Ireland has a brand new €25 million research vessel named after the Antarctic explorer, Tom Crean.
The boat will undertake critical research work, including mapping our seabed and surveys on our fish stocks, with 300 days at sea and building up to over 3,000 scientist days per year.
Newstalk reporter Harry McKean went on board to talk to Aodhan Fitzerald, who manages the day-to-day operations of the Tom Crean, to hear about the impressive project.
€25 million project
The ship was designed in Norway and, after four years of building in Spain, the completed Tom Crean arrived at Galway Docks in July.
The research vessel is 53 metres long, can hold 23 people and has the capacity to stay at sea for up to 21 days.
It replaced the small Celtic Voyager, to reflect that "science has moved on so much".
The new ship cost roughly €25 million and Mr Fitzgerald said that "it's absolutely fantasist".
"It allows us to perform our work better", he said.
"All the equipment is bigger and scientists want to do more things and go deeper."
"We typically do fisheries research, which involves things like underwater TV video surveys to look at the prawn stock", he explained.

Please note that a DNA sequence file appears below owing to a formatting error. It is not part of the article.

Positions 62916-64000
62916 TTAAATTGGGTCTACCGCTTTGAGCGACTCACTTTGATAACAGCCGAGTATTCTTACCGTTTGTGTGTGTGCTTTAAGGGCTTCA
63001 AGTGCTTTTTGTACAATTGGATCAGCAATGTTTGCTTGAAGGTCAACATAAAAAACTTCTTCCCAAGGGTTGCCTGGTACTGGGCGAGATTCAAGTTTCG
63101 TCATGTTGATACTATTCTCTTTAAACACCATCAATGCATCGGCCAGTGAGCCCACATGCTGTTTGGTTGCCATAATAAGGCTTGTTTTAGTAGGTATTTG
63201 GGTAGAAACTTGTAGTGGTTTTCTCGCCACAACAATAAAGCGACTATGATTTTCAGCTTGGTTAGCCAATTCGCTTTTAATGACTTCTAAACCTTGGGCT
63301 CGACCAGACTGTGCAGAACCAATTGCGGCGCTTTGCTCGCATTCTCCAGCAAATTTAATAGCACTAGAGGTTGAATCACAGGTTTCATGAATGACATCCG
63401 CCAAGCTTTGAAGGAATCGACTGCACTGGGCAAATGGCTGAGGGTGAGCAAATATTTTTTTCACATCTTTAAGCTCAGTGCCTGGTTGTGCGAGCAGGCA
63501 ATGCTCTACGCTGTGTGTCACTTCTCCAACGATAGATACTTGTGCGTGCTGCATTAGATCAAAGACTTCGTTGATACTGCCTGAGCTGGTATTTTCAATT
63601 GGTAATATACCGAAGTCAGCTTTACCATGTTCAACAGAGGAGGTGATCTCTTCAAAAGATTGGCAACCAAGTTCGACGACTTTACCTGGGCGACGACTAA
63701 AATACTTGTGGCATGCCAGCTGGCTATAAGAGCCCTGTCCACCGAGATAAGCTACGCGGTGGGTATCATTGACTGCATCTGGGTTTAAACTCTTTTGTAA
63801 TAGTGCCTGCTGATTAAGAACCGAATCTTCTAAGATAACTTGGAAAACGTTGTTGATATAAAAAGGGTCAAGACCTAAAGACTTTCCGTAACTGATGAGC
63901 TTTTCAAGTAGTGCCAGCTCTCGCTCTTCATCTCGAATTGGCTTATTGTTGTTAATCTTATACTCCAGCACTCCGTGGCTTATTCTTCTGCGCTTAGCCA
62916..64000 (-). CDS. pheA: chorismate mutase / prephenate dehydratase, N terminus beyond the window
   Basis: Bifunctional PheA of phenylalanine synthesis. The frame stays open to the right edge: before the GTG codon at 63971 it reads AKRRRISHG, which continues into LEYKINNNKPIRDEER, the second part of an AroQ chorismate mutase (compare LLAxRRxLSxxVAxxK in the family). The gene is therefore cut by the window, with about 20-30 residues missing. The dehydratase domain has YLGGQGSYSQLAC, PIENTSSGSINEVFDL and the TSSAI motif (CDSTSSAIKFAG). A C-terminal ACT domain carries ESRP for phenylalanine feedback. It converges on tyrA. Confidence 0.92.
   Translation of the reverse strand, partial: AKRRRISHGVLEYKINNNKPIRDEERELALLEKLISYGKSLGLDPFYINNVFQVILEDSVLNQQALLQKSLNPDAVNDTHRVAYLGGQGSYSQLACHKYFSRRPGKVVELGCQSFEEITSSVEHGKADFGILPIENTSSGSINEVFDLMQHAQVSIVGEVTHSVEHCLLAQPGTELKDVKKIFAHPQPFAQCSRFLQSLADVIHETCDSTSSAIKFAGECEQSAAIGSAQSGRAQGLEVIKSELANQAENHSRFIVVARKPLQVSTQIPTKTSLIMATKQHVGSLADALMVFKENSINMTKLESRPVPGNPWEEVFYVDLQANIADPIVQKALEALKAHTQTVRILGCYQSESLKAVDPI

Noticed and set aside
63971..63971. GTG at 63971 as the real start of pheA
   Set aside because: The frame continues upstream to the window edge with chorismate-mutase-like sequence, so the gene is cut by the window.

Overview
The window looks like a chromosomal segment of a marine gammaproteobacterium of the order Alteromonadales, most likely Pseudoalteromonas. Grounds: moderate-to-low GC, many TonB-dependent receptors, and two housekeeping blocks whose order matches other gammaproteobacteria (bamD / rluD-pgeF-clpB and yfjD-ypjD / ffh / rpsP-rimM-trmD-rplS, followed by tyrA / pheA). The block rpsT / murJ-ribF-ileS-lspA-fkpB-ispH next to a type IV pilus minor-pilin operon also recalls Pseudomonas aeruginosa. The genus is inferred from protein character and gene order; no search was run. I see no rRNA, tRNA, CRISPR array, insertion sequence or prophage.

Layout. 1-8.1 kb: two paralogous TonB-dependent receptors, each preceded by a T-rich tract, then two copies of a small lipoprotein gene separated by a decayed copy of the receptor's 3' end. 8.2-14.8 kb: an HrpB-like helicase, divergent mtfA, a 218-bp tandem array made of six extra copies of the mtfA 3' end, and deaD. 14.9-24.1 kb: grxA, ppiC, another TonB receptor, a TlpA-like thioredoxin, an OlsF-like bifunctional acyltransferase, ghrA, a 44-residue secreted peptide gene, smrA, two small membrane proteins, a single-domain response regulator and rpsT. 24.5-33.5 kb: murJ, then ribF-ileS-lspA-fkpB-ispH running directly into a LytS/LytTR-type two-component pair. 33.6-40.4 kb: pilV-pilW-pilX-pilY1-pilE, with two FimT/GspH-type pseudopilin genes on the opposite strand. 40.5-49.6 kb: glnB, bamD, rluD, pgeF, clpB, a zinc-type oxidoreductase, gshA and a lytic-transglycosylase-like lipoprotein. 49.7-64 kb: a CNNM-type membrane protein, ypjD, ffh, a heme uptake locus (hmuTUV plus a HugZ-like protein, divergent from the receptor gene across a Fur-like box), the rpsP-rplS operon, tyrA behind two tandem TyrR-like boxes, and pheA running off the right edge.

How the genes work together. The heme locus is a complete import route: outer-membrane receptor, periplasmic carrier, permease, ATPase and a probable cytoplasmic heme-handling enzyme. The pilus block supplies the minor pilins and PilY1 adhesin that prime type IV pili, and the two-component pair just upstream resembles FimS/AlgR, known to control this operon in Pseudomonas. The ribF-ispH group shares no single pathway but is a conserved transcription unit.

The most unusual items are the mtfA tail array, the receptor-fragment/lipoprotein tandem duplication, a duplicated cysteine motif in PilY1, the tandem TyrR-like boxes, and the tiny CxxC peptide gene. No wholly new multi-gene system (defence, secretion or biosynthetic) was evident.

"We tow our camera along the seabed for ten minutes and you count the number of prawn burrows that you see."
Two months of the year is spent on this type of research and next year the crew will spend around 90 days mapping the seabed territories using multibeam sonar to measure width, length and depth.
"We've a huge huge maritime territory in Ireland", Mr Fitzgerald said.
Ireland's seabed area is 880,000kmsq, which is around nine times our land area.
They've also just completed a survey of the Celtic Sea herring stock using acoustics.
The vessel is used to teach students too.
"We've just had people from the ATU out on day trips just learning about the ship and how to undertake marine science", Mr Fitzgerald said.
Life at sea
Crews can spend up to three weeks at sea, but Mr Fitzgerald assures that it's not all bad.
Joining him for lunch was Harry McKean, who was quite impressed by the lamb chops and seafood pasta.
"There's one cook taking care of 26 people and they get their three meals a day", Mr Fitzgerald explained.
"When you're at sea, food becomes very important."
The ship also has lots of new technology that "takes a lot of the manual labour out of it" for the workers.
It's also a more spacious vessel than its predecessor, making it "much more comfortable".
Listen back to the full conversation here.